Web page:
The bizarre Kurtus gulliveri, nurseryfish, is present in many coastal drainages. Females somehow attach the eggs to a hook on the head of males (Berra & Humphrey 2002). Several other fish species are unusual in that they are mouth brooders. These include the two Scleropages spp. (females hold eggs), all ariid catfish (males hold eggs), and Glossamia aprion, mouth almighty (males hold eggs) (Allen et al. 2002). All of these groups are found in surrounding ecoregions and/or New Guinea.
Justification for delineation
This vast region is likely typified by high connectivity between rivers during low sea levels. Most of the area between northern Australia and southern New Guinea becomes terrestrial, and many rivers coalesce together thus allowing their faunas to mix. The separation between Kimberley  is likely due more to decreasing connectivity between rivers and the isolated, localized occurrence of endemic species there. The break between Northern and Eastern Coastal Australia  is probably due mostly to differences in climate as rainfall drops very rapidly from the wet tropics south (Unmack 2001).
Level of taxonomic exploration
Taxonomic exploration varies between good and fair. Few species have been studied in any detail and several areas remain poorly sampled. The high faunal similarity within this ecoregion implies a lack of isolating mechanisms. But some widespread groups have diversified, with multiple taxa likely being recognized in the genus Mogurnda (M. Adams, unpub data), Craterocephalus, and within some species of Melanotaenia (Unmack 2005) and Pseudomugil signifer (southern blue-eye) (Wong et al. 2004).
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- Berra, T. M. and Humphrey, J. (2002). "Gross anatomy and histology of the hook and skin of male nurseryfish, Kurtus gulliveri, from northern Australia" Environmental Biology of Fishes 65 pp. 263–270.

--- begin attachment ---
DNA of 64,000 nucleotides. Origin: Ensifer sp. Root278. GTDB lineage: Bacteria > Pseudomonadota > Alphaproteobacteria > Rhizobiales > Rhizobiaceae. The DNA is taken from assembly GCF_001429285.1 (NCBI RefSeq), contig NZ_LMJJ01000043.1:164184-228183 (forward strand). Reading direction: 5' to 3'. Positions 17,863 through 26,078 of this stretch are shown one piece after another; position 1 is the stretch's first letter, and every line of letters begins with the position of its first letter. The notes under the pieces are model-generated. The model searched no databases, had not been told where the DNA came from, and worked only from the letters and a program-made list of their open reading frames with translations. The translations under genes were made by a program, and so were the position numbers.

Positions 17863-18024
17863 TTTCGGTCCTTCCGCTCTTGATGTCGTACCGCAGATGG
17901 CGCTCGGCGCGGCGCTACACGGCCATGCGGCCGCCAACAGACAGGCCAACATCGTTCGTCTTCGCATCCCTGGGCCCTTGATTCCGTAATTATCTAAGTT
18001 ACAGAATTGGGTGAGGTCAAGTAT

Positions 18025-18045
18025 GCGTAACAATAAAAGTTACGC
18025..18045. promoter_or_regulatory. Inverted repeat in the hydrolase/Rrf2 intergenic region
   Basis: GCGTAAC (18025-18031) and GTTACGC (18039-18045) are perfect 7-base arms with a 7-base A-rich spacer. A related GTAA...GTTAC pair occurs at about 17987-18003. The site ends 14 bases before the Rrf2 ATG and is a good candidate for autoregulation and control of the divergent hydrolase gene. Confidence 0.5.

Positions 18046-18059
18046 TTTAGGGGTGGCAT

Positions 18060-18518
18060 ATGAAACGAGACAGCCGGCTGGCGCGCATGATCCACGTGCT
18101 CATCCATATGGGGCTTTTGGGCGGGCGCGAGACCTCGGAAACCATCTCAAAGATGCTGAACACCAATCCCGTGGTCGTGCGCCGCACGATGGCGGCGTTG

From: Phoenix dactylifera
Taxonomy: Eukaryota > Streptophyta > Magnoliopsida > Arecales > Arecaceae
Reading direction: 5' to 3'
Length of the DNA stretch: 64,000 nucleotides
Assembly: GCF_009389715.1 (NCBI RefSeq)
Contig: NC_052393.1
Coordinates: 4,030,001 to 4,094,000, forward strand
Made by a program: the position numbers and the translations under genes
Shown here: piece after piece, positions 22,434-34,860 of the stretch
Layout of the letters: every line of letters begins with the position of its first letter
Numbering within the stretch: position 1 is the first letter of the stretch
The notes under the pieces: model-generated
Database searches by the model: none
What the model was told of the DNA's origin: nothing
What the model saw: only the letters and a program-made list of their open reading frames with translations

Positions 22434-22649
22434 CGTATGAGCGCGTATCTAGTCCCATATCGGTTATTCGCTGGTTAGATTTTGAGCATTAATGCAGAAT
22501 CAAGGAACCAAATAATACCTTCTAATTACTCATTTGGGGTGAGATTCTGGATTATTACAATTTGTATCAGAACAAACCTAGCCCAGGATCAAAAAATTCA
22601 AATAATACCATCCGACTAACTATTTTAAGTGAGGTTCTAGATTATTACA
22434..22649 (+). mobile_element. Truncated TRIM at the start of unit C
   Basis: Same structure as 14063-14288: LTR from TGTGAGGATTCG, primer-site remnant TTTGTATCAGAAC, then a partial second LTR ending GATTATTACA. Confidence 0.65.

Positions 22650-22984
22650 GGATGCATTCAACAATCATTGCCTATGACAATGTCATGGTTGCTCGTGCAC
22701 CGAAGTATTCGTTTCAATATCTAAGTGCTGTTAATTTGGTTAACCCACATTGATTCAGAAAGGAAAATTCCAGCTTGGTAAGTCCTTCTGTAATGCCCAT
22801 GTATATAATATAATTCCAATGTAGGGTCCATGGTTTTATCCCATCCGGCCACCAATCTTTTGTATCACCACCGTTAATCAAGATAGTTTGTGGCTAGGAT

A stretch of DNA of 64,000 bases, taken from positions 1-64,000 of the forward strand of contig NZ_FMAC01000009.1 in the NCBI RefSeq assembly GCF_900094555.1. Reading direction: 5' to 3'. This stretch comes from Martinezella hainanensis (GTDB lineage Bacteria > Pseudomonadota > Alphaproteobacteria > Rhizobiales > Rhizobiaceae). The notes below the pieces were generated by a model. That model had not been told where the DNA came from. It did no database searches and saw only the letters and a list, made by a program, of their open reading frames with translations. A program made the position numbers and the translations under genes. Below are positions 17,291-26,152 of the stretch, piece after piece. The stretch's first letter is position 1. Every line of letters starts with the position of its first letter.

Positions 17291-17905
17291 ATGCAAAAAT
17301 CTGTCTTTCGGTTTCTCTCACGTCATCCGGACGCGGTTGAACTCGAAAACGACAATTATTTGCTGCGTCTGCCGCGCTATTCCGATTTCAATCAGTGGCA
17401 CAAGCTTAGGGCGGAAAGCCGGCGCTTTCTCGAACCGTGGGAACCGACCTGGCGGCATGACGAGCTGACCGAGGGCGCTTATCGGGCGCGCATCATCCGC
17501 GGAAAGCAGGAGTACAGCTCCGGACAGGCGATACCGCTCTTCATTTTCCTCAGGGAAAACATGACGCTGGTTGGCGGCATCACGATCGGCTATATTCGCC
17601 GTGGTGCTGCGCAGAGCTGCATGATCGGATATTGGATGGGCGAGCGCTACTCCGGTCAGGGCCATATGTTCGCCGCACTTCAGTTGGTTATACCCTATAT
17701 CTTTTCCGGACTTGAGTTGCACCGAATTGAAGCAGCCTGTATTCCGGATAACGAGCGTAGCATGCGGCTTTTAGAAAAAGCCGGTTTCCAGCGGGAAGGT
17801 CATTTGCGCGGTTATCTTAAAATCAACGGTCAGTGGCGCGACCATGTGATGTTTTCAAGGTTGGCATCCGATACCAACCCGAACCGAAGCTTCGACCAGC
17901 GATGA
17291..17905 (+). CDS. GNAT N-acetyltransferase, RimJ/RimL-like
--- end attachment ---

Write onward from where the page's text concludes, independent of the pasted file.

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- Unmack, P. J. (2001). "Biogeography of Australian freshwater fishes" Journal of Biogeography 28 (9) pp. 1053-1089.
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- Unmack, P. J. (2005). "Historical biogeography and a priori hypotheses based on freshwater fishes" Unpublished Thesis. Arizona State University .
- Wong, B. B. M., Keogh, J. S. and McGlashan, D. J. (2004). "Current and historical patterns of drainage connectivity in eastern Australia inferred from population genetic structuring in a widespread freshwater fish Pseudomugil signifer (Pseudomugilidae)" Molecular Ecology 13 pp. 391–401.
- Bruce, A. J. (1988). "Leptopalaemon gagadjui gen. nov., sp. nov., a new freshwater palaemonid shrimp from Arnhem Land, and a re-evaluation of Palaemonetes holthuisi Strenth, with the designation of a new genus, Calathaemon." Hydrobiologia 257 (2) pp. 73-94.
- Bruce, A. J. (1994). "Kakaducaris glabra gen. nov., sp. nov., a new freshwater shrimp from the Kakadu National Park, Northern Territory, Australia (Crustacea: Decapoda: Palaemonidae), with the designation of a new subfamily Kakaducaridinae" Hydrobiologia 268 (1) pp. 27-44.